Jelena Dokic believes she owes a lifetime debt to Australian fans who helped pull her back from the brink of private and professional oblivion.
The 26-year-old reignited her love affair with the public when she enjoyed a magical run to the Australian Open, capturing the imagination as stories emerged of her being left penniless after splitting from her domineering and controversial father Damir.
Her return to the country’s embrace was a radical transformation for a girl who was ostracised for once turning her back on the country.
“My actions were not acceptable, but they were my dad’s decisions, and I was not mature enough to do what I wanted,” she said.
“I hope people understand. It was very difficult for me to come back and play.
“Those people in Australia have probably brought my career back on track. I will be grateful to them for the rest of my life.”
Dokic had even more reason to celebrate on Tuesday when she returned to the French Open for the first time in five years.
She beat Slovenia’s Karolina Sprem 3-6, 6-1, 6-2, a remarkable performance given the latest turmoil involving her estranged father, who has been charged with threatening the Australian ambassador to Serbia and illegal possession of firearms.
But she refused to discuss her family strife.
“I’m not answering any questions regarding my father or regarding my personal life, at all,” said Dokic.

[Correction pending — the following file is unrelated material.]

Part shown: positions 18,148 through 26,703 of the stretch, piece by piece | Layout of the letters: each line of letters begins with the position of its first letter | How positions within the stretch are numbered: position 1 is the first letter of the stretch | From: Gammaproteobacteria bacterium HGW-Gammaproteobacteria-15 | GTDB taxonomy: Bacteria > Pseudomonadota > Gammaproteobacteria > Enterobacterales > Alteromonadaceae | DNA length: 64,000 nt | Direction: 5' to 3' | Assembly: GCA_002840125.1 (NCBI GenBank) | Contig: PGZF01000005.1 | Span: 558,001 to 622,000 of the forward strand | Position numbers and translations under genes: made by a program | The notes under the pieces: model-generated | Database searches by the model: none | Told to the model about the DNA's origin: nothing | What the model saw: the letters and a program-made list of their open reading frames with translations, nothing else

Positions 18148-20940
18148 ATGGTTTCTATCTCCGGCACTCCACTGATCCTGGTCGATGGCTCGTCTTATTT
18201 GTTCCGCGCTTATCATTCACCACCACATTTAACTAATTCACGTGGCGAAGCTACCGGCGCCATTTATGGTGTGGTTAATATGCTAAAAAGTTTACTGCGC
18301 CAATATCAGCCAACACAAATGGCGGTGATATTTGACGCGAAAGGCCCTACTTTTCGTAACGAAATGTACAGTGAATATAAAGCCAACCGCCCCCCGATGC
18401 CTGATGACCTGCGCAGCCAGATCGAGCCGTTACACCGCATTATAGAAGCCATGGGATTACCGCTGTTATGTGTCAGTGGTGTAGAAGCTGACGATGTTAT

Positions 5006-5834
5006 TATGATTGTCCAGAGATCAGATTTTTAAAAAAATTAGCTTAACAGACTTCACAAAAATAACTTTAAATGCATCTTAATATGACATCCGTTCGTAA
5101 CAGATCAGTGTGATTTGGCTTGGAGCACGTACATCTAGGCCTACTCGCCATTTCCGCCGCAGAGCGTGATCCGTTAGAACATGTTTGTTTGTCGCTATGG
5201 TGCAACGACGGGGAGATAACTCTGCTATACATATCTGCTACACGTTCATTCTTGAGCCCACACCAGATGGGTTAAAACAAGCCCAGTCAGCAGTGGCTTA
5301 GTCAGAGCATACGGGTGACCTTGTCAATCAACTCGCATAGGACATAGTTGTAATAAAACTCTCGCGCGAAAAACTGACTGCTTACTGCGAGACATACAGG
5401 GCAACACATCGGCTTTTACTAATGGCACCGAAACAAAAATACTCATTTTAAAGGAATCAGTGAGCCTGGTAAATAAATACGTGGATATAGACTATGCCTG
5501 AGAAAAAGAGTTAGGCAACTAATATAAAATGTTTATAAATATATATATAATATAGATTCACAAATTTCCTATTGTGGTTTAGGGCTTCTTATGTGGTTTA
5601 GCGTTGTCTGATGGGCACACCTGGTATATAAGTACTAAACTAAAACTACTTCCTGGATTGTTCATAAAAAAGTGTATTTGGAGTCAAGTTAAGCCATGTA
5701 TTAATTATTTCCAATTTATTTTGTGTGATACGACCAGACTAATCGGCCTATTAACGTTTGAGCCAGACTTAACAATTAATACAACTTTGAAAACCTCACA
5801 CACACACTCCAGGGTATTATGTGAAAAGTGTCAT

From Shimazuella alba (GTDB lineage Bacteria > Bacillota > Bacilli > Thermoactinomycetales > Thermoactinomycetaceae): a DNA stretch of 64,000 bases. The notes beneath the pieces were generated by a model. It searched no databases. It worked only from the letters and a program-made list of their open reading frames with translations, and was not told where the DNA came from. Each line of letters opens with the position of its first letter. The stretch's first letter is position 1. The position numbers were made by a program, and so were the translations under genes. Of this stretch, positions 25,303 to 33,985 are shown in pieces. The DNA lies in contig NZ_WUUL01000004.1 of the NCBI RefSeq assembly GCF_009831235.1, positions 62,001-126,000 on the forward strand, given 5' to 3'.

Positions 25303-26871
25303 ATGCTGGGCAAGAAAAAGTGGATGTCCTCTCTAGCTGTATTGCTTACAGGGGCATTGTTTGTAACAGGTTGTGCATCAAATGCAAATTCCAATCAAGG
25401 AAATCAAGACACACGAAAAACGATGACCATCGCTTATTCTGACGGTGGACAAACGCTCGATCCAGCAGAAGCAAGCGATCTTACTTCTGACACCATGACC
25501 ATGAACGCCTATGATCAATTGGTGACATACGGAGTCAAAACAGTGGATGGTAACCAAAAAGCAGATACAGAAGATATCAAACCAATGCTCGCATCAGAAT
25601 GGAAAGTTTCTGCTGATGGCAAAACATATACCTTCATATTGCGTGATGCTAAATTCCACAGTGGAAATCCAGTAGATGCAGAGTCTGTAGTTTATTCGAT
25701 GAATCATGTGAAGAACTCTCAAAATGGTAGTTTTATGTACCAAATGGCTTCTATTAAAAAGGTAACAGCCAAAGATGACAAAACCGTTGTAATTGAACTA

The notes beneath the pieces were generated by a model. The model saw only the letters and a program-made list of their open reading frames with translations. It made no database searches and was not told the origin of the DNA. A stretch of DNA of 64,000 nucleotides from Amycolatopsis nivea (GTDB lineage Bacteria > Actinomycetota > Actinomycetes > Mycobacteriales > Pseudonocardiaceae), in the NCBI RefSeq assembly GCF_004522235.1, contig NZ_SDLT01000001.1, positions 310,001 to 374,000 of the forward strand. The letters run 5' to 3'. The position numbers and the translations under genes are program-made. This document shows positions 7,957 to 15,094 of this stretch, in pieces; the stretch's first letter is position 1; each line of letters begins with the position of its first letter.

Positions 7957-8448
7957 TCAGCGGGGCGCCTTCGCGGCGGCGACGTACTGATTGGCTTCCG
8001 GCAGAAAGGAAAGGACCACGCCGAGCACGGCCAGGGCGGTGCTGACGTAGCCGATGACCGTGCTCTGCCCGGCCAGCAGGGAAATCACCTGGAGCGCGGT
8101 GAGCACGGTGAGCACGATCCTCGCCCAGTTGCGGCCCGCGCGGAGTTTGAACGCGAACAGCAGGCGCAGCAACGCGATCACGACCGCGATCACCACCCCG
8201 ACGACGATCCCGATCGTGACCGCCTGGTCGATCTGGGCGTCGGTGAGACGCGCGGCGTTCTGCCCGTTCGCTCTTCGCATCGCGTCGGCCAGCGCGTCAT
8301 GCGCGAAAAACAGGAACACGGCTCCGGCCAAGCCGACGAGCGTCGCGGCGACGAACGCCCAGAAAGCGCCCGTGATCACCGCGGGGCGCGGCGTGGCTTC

“I’ve answered a lot of questions over the last four or five years. I think everybody knows the story.”
Dokic, a quarter-finalist here in 2002, will now face Russian fourth seed Elena Dementieva for a place in the last 32.
“No-one can say I’m the favourite,” Dokic added. “On paper, she should probably win easily. There’s absolutely no pressure in that match, and I can just go out and try and do my best.”
Dokic was a former world number four in her prime, but is now ranked at 80.
She won more than three million US dollars in prize money in the first stage of her career, when she was a teenage prodigy who reached the Wimbledon semi-finals in 2000.
But she lost the money when she split from Damir, who she blames for her downfall, and was reportedly even sleeping on the floor of a Melbourne apartment as she prepared for this year’s Australian Open.
The goodwill shown to Dokic, who shot to fame at Wimbledon in 1999 when she knocked world number one Martina Hingis out in the first round, was evident here on Tuesday with a huge crowd squeezed into the compact Court Six.
“A lot of people were outside the court and when I practiced. For someone who has been absent for five years, it’s really nice to see that people were there,” she said.
“I honestly didn’t think that many people would watch when there are a lot of players playing.”